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308.Gabber / The Netherlands

Gabber is the only Dutch subculture that got known globally and is now called hardcore after the music hard-style genre that it is performed to. Gabber dance consists of small steps that quickly follow each other to the rhythm of the bass drum. The lower body (down from the pelvis) is the most important part, though it is not unusual to move the arms and torso too. Because one is supposed to keep up to the beat of the song, the dance is usually done fairly quickly, since the BPM of this music style can easily reach 190 BPM.

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309.GAGA / Israel / Global

GAGA is a movement language and pedagogy developed by Batsheva Dance Company director and teacher Ohad Naharin. It is used in Israeli contemporary dance and has two educational tracks which are taught in Israel and several other countries: Gaga/Dancers is intended for trained dancers and comprises the daily training of the Batsheva Dance Company; Gaga/People is designed for the general public and requires no dance training. Many dancers have stated that after taking Gaga classes, their passion for dance has been re-ignited and they have found new ways to connect to their inner beast without being self-conscious about how it looks and finding how to listen to their bodies/self.

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310.Gagnam Style / South Korea / Viral

Gagnam Style is the name of pop song by South Korean musical artist Psy and his massively viral music video with the famous, much-imitated dance performed in it. It is named after Gangnam, a district of Seoul and one of the richest and most glamorous places in South Korea, which is as a symbol of conspicuous consumption and of materialism. The song was released with a music video featuring a distinctive dance, called the “horse dance.” It consists of shuffling the feet with the legs bowed. The hands are crossed at the wrist and flicked as if holding reins of a horse. It had skyrocketed in popularity across the globe by the end of summer 2012 and as of 2017, the video was the most watched video on YouTube of all time, nearing three billion views.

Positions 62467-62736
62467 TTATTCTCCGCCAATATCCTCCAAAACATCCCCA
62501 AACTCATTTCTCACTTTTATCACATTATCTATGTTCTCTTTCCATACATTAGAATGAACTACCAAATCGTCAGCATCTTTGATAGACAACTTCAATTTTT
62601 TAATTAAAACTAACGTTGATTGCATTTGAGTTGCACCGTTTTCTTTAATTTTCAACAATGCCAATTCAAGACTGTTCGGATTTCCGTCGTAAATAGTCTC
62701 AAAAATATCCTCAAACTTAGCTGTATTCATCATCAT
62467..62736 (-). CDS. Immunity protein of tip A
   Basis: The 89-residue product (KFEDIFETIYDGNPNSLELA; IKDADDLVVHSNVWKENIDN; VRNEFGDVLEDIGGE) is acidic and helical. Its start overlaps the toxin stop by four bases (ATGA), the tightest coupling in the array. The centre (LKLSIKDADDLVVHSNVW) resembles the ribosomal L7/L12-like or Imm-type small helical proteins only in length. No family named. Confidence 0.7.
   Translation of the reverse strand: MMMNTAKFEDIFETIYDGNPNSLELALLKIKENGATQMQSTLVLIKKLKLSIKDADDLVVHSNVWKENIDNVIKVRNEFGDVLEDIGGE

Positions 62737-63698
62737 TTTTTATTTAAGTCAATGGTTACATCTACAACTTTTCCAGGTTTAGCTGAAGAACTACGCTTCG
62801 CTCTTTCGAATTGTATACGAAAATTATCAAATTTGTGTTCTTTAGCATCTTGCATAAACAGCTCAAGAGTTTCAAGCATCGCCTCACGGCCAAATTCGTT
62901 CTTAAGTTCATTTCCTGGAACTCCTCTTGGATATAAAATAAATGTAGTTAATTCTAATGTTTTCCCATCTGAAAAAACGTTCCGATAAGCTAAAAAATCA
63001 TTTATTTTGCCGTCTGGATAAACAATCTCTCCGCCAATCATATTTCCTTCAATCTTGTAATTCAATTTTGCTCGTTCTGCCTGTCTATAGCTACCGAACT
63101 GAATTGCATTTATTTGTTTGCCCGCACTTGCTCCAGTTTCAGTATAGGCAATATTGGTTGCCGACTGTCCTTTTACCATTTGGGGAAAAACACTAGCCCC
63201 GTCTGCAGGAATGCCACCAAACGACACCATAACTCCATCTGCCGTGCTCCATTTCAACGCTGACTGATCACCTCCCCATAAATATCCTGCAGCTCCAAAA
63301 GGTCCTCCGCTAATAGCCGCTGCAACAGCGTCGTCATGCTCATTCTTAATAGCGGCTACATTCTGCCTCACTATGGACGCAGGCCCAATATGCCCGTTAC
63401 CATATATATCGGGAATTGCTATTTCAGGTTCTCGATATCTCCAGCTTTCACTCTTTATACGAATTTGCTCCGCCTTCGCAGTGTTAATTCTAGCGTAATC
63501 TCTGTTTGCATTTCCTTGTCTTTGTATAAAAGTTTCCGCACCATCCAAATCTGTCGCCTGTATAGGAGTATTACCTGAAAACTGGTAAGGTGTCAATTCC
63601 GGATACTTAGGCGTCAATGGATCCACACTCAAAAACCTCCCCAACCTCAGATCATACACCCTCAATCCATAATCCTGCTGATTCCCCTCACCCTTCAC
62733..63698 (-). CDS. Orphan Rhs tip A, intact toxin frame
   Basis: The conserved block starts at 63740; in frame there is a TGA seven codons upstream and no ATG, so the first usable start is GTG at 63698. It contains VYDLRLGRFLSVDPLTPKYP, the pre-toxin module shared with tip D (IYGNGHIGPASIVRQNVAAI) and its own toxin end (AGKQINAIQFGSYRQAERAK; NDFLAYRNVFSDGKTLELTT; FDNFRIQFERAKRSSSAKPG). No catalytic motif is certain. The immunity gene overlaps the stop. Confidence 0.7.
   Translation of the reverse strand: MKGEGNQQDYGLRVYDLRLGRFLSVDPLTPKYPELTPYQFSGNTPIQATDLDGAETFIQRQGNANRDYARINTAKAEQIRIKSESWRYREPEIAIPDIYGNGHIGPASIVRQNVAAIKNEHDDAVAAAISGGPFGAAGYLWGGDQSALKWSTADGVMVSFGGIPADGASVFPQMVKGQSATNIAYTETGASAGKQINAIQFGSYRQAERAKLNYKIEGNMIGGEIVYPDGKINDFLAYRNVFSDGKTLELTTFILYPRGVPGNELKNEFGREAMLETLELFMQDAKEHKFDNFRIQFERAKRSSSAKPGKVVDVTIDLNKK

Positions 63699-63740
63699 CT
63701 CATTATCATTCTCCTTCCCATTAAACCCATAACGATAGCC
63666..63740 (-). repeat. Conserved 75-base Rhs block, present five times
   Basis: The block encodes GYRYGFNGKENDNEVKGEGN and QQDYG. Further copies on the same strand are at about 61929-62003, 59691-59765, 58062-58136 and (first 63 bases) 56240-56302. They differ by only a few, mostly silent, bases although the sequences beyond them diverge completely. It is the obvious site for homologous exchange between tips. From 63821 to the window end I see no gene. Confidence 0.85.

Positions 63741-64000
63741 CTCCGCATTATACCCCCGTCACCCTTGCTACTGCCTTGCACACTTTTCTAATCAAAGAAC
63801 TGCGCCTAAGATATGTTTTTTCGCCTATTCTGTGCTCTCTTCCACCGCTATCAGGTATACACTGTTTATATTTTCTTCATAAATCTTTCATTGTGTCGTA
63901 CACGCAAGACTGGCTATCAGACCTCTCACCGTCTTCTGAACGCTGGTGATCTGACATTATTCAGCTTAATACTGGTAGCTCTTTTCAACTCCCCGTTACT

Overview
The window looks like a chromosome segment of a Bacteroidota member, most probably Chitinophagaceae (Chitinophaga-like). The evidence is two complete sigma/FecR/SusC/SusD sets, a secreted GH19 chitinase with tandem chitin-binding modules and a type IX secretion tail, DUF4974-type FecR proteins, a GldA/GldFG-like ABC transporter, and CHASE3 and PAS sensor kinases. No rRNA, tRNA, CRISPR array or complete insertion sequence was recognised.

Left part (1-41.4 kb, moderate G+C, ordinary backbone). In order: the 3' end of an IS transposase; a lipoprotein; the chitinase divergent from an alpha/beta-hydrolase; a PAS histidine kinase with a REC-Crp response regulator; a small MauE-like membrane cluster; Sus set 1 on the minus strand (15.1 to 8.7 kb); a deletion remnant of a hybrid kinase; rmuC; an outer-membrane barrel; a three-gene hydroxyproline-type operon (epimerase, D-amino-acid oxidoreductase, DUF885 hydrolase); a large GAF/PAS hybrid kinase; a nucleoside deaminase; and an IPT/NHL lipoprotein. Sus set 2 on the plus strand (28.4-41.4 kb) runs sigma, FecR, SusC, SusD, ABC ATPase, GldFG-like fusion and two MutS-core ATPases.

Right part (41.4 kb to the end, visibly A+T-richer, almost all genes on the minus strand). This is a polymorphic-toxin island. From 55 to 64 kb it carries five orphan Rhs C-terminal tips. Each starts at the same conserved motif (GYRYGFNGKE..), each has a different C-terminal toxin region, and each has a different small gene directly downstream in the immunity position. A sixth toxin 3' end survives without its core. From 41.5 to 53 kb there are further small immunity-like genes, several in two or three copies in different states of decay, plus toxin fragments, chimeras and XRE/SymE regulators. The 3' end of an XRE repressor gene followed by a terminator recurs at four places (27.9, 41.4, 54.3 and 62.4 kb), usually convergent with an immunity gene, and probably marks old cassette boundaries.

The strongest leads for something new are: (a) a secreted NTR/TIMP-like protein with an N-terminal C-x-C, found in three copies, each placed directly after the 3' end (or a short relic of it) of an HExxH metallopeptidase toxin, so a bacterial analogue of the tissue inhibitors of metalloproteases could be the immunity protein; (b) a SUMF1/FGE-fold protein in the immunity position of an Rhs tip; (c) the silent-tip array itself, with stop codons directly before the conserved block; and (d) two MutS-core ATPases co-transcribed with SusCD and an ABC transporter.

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311.Galopera / Paraguay

Galopera is a Paraguayan folk dance without fixed choreography, improvised and traditional, therefore choreographies can be created according to tastes and creativity. At the same time, it is a musical genre, derived - according to ethnologists - from the Paraguayan polka.

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312.Galuç / Turkey

Galuç is a dance from the Hallun village of Adiyaman Galuç in Turkey and depicts the struggle of the villagers fighting a poisonous weed called Galuç. Village men get up early in the mornings before planting season to eradicate the weed from the fields. At noon, the women bring their lunch in buckets and water in gourds. After lunch is consumed, the men get back to work. When the field is finally cleared of the weed, the men celebrate the occasion by performing the dance. Women join them, carry the gourds on their shoulders while men go through the symbolic motion of chopping the weed with their sickles.

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313.Gambella DANCES / Ethiopia

Gambella DANCES from Gambella region in Ethiopia are characterised by the agile spin of the waist. The women dance while hurling a fringe decorated with cowrie. They dance using their entire body while playing the instrument(fringe) which makes a special type of sound.